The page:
- The Washington Times - Tuesday, September 10, 2002

The Fairfax County [Va.] Police Department's gang unit is using a "multipronged approach" to tackle the county's growing gang problem.
It has developed programs to eliminate graffiti and transition members out of their gangs and has started an initiative aimed at educating and influencing young children before they reach an age where they may consider joining a gang.
"There is no one panacea," said Fairfax County police spokeswoman Lt. Amy Lubas. "It involves approaching it from different angles."
Fairfax police see education and collaboration with social services and schools as two additional facets of eradicating gangs. Regular enforcement and prosecution are also essential, they say.
Police methods have changed, Lt. Lubas said, because police can no longer wait for crime to happen.
"Crime prevention is modern law enforcement," she said. "We try to be farsighted to assess the future crime trends and try to address them before they become endemic."
The gang unit is composed of eight full-time detectives and two specialized supervisors.
In addition, detectives work with the 46 school resource officers, who work in the county's public middle and high schools. The unit also works with the 14 Fairfax County crime-prevention officers.
The detectives also meet regularly with police from Montgomery County, Prince George's County, the District and federal law enforcement agencies to share information and plot strategies.
This is all in response to a steady rise in gang activity in Fairfax County in recent years. There are about 20 to 30 gangs in the county, with about 2,000 members, according to Capt. Sharon Smith, commander of the Youth Services Division.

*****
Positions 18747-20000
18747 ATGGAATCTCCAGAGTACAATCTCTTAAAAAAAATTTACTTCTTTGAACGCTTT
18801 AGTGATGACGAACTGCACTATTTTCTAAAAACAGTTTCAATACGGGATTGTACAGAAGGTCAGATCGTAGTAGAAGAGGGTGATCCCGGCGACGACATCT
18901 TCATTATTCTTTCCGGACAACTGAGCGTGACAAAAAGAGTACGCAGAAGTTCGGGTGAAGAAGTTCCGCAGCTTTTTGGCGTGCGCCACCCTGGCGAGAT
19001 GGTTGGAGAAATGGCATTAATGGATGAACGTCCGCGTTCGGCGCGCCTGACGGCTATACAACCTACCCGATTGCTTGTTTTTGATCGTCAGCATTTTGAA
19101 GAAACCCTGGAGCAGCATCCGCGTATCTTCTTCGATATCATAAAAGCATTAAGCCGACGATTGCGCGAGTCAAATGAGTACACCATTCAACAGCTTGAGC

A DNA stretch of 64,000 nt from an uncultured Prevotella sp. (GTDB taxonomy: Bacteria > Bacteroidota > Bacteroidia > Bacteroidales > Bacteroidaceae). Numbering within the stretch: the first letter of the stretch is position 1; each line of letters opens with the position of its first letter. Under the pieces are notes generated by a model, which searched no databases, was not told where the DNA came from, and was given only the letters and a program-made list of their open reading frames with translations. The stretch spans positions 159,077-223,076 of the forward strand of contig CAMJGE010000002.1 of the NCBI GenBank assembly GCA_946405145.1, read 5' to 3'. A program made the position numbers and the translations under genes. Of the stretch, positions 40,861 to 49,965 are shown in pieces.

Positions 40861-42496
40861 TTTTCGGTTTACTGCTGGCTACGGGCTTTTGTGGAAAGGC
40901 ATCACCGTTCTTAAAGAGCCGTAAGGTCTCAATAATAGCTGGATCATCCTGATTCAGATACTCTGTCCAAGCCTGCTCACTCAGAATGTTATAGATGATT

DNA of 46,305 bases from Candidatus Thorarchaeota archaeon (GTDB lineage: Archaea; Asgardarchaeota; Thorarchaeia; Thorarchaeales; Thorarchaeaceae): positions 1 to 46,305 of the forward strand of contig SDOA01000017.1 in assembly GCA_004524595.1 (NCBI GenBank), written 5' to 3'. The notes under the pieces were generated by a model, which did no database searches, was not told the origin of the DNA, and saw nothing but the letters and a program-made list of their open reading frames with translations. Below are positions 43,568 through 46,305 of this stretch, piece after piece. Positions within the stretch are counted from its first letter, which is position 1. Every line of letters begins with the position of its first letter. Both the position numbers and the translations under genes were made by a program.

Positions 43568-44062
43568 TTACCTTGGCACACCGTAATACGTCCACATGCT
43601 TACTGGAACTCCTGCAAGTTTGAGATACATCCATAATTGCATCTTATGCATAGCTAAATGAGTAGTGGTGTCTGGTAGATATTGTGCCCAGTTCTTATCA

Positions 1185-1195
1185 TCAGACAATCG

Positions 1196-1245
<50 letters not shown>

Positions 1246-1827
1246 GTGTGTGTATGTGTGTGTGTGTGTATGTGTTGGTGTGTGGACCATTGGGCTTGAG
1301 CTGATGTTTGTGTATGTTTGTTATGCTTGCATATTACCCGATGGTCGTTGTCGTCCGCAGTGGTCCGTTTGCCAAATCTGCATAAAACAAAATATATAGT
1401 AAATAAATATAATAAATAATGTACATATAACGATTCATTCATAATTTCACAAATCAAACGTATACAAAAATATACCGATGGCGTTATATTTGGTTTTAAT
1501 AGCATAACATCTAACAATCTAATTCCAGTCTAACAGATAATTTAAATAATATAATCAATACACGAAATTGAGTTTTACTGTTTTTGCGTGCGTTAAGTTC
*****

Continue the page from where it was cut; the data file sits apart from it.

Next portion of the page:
In July, The Washington Times reported that an international gang sent members from California to its group in Fairfax County to increase its criminal presence and kill a police officer. On July 31, there were 16 arrests in nearby Leesburg, Va., when a large group of people believed to be gang members attacked a man with a machete.
Last month, four members of the same gang were charged by Prince William County police with felony recruitment after a 17-year-old girl said they forced her to have sexual relations with them in order to join the gang.
Gangs lure members with promises of power, money and sex, but the way gangs operate is changing, Capt. Smith said.
Gang members do not necessarily congregate on street corners, show gang colors and exhibit tattoos "because they know people will pick up on it," she said.
Tattoos are a member's way of identifying with a gang.
One of Fairfax County's main anti-gang programs is the Skin Deep Tattoo Removal Program.
It is an 18-month-long intensive program designed to help only "those who really want to get out of the gang subculture," Capt. Smith said. Gang members must show a real desire to leave their gangs and must perform community service and undergo counseling.
Upon completion of the program, doctors who have donated their services will remove the gang member's tattoos.
One of the gang unit's other main goals is to eliminate the gang "newspaper," as detectives call it. The Graffiti Abatement Program aims to get rid of graffiti, Capt. Smith said.
Gangs use graffiti to communicate with one another and with rival gangs, and it is often the vehicle that causes gang conflicts to escalate.
To prevent youth from joining gangs, detectives are testing the Gang Resistance Education and Training Program, which targets middle schoolers. The program will teach children to set goals for themselves, resist pressures, resolve conflicts without violence and "understand how gangs and youth violence impact the quality of their own lives," Capt. Smith said.


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